However, of the ones that have been discovered, only around 3.5 inches seems to be one of the largest sizes.


Why Do Bats Need Tails for?

Similar to any other body part, tails have functions to perform too. Depending on animals, however, the functions are different.

In the case of bats, tails serve three primary functions,

  • Navigation
  • Raising the offspring
  • Taking off



Bats, though not excellent flyers, are excellent guiders.

One of the main things that give them such immense control over their gliding is the presence of a tail.

They are the only flying mammals that can actually fly and not just glide – unlike squirrels.

The main function of tails in creatures that fly is to aid them in flying. In bats, too, this is the main thing that tails help with.

The size of a tail does not matter in this regard, and all tail sizes contribute to aiding the bat in steering, maneuvering, and providing stability

Bats Are The Only Flying Mammals That Can Actually Fly And Not Just Glide

Bats Are The Only Flying Mammals That Can Actually Fly And Not Just Glide


Taking Care of the Young Ones

This function is usually performed by female bats.

The female bats carry their pups (the babies of bats are also known as pups – just like dogs) using their wings and tails.

This is an extremely important feature without which the mothers would face problems raising their young ones.

Just like the first feature, this, too, is an integral function and vaguely speaking, without it bats cannot thrive.

Females Bats Carry Their Pups Using Their Wings And Tails.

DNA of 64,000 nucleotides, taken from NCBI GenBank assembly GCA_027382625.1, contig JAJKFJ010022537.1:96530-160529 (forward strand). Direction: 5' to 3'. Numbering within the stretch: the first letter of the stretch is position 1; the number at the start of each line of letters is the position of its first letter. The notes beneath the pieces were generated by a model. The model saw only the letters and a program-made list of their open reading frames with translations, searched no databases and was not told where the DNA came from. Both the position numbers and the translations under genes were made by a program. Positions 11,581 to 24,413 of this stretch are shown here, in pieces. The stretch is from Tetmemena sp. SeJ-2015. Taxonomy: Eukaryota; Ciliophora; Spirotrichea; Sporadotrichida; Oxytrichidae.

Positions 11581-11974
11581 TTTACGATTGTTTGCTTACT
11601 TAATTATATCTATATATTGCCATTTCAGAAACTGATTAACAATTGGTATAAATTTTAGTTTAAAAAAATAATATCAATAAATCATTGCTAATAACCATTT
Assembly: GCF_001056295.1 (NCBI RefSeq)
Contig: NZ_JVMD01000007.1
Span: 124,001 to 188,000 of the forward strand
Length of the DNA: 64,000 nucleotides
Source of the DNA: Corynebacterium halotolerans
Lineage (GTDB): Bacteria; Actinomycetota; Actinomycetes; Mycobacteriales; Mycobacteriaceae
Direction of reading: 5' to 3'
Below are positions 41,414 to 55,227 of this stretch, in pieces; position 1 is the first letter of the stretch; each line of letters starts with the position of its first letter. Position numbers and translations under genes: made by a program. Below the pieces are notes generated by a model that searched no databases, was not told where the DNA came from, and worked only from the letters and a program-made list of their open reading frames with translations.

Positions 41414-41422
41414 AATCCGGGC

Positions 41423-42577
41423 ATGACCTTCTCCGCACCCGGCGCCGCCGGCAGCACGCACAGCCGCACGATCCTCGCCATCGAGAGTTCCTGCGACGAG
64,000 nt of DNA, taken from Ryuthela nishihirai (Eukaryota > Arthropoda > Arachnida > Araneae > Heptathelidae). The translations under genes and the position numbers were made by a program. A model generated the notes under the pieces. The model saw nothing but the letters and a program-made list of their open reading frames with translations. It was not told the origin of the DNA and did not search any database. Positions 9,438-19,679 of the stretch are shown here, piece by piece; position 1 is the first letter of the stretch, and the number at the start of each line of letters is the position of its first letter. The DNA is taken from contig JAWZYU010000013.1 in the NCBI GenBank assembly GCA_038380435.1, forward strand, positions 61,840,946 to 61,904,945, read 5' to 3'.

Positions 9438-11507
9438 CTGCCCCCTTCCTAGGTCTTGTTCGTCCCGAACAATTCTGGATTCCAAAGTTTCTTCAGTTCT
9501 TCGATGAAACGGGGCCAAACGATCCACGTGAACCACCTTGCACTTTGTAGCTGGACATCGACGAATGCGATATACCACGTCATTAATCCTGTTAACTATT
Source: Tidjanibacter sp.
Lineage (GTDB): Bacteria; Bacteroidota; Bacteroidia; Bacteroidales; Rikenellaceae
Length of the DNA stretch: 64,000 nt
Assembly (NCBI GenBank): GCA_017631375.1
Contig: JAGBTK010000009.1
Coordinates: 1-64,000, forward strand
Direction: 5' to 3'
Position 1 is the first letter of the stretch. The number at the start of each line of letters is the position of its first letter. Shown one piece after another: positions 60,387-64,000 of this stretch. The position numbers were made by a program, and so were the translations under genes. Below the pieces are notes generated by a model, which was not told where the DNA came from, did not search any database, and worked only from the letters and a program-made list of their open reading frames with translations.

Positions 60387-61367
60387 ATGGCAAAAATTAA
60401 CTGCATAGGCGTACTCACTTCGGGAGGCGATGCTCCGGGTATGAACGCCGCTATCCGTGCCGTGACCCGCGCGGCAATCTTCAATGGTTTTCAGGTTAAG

Females Bats Carry Their Pups Using Their Wings And Tails


Taking off

Though not something without which the bats can survive, taking off is something that is aided by the presence of a tail.

It’s not like having a tail provides them an edge; it just equalizes them with birds.

You might’ve seen bats hanging upside down. There is a compelling explanation for this.

For the bats that don’t have a tail, or whose tails are too short to assist them in taking off, they simply fall and let gravity do the work. 

Having a tail helps the bat generate more thrust and lift with its wings, and it can easily take off from almost any surface – just like other birds can.

Bats Hanging Upside Down

Bats Hanging Upside Down


Frequently Asked Questions About Do Bats Have Tails?


Is a bat’s tail similar to that of birds?

No. A bat’s tail differs in magnitude from those of birds.


What is the purpose of bat tails?

A bat’s tail serves three primary functions: assistance in flying, taking off, and carrying the pups (young bats).




Most of the bats do have tails, though sometimes it may not appear to be the case because the tail isn’t long enough to extend out of the membrane it was covered in.

A tail has three primary functions: assistance in flying, carrying pups, and assistance in taking off.

The first two are essential, integral functions without which the survival of bats would be difficult.

In cases where the bat’s tail is short or isn’t present, the bat has to fall from a branch and then fly. Not much of a deal-breaker.